Two recent events converged to spark some new thinking.
First, I had the pleasure of meeting up with Dave Gray, who I’d first met in Abu Dhabi where we both were presenting at a conference. Dave’s an interesting guy; he started XPlane as a firm to deliver meaningful graphics (which was recently bought by Dachis Group, and he’s recently been lead author on the book Gamestorming.
What Gamestorming is, I found out, is a really nice way to frame some common activities that help facilitate creative thinking. Dave’s all over creativity, and took the intersection of game rules and structured activities to facilitate innovative thinking, and came up with a model that guides thinking about social interaction to optimize useful outcomes. The approach incorporates, on a quick survey, a lot of techniques to overcome our cognitive limitations. I really like his approach to provide an underlying rationale about why activities that follow the structure implicitly address our cognitive limitations and are highly effective at getting individuals to contribute to some emergent outcomes.
I also happened to have a conversation with a lady who has been creating some local salons, particular get-togethers that have a structured approach to interaction (I’ve attended another such). Hers was based upon biasing the conversation to the creative side, a very intriguing approach. Not only was she thinking of leveraging this for tech topics, but she was also thinking about leveraging new technologies, e.g., a Second Life Salon.
Which got me thinking that there were some relationships between Dave’s Gamestorming approach and the salons . I wouldn’t be surprised to find salons in Dave’s book! Moreover, however, was that there are intriguing potentials from tapping into virtual worlds to remove the geographic constraints on such social interactions.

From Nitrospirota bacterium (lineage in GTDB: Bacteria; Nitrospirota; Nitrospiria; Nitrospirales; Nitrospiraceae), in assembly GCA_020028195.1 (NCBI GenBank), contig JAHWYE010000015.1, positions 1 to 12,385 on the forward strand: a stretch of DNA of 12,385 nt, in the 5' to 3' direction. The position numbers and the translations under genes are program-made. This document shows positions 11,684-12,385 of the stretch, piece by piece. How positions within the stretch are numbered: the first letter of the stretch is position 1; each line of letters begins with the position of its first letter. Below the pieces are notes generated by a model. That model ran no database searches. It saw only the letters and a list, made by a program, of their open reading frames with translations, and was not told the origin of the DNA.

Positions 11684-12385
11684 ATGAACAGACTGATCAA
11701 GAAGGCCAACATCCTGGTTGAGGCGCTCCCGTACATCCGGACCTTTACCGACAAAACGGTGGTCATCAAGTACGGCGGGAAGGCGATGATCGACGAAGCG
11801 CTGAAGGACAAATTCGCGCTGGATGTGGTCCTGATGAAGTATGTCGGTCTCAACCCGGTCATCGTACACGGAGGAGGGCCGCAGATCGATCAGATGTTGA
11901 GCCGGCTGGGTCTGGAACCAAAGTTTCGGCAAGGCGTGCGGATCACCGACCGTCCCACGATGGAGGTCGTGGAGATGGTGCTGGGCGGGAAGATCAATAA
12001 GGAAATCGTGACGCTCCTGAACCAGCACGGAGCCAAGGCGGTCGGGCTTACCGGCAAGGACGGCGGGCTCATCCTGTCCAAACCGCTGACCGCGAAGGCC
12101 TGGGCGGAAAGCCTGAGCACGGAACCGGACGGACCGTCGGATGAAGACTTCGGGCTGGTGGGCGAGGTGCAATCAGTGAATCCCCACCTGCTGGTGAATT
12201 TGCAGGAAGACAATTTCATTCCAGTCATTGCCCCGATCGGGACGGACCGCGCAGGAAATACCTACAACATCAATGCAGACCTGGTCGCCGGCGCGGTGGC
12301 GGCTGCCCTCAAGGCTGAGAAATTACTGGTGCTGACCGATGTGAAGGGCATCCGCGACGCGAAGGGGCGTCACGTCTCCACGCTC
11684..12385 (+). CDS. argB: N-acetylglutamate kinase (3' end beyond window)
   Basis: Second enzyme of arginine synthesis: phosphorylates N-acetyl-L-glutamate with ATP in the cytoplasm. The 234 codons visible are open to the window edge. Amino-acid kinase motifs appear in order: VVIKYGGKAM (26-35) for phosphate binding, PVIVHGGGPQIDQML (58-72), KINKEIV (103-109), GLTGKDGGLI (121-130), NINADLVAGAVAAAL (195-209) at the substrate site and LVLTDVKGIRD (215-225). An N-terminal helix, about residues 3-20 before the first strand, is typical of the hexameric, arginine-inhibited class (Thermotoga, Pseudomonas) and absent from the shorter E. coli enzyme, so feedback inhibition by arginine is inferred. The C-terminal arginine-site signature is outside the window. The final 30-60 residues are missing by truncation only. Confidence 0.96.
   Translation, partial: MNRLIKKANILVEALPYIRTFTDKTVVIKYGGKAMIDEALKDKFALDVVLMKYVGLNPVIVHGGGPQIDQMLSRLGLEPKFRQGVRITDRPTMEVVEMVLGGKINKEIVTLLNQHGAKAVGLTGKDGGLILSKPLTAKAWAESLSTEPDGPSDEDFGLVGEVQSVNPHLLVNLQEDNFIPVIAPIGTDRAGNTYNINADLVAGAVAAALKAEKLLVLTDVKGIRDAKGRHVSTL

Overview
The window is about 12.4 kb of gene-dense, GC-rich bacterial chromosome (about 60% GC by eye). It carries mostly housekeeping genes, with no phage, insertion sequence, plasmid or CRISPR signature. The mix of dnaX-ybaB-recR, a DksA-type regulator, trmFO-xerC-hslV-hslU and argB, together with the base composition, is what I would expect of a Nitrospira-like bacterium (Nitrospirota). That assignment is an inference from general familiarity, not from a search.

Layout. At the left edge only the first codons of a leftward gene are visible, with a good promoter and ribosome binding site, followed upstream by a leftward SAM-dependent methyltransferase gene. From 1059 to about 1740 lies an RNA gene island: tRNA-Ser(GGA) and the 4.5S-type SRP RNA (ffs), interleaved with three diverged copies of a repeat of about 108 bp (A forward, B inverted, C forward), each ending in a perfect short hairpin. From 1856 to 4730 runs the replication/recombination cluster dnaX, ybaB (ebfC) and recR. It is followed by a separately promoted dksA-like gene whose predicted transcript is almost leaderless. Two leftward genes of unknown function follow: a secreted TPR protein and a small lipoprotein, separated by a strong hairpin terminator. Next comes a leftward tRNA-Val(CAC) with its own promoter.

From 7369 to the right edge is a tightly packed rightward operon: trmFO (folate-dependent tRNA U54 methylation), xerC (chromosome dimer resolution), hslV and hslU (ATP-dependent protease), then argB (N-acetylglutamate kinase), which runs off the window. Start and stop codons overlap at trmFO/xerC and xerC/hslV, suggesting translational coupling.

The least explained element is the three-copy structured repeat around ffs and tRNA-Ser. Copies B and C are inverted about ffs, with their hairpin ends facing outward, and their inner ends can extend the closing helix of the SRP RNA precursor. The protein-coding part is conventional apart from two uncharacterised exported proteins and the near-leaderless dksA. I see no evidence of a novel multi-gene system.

What was also interesting to me, reflecting on an early experience with the Active Worlds virtual world, your attention eventually focused on the chat stream, because that’s where all meaningful interaction really happened. Which is really what #lrnchat is, a chat. One of the nice properties of a chat is that you’re not limited to turn-taking. A problem in the real world is that the more people you add, the less time each gets to contribute in a conversation. In a simultaneous medium like #lrnchat, everyone can contribute as fast as they can, and the only limitations are on the participants ability to process the stream and contribute (which are, admittedly, finite). Still, it’s a richer medium for contribution, as I find I can process more chats in the same time only one person would talk (of course, the 140 char limit helps too).
The important thing to me is that social media have new capabilities to enable contribution, and achieve the innovation end that Dave’s excited about in ways that maximize the outcomes based upon new technology affordances that we are just beginning to appreciate. Can we do better than we’ve done in the past, leveraging new technologies? I think Dave’s model can serve for virtual as well as real events, and we may be able to improve upon the activities with some technology capabilities. To do so, however, means we really have to look at our capabilities in conjunction with new technologies. Yeah, I think we can have some fun with that ;).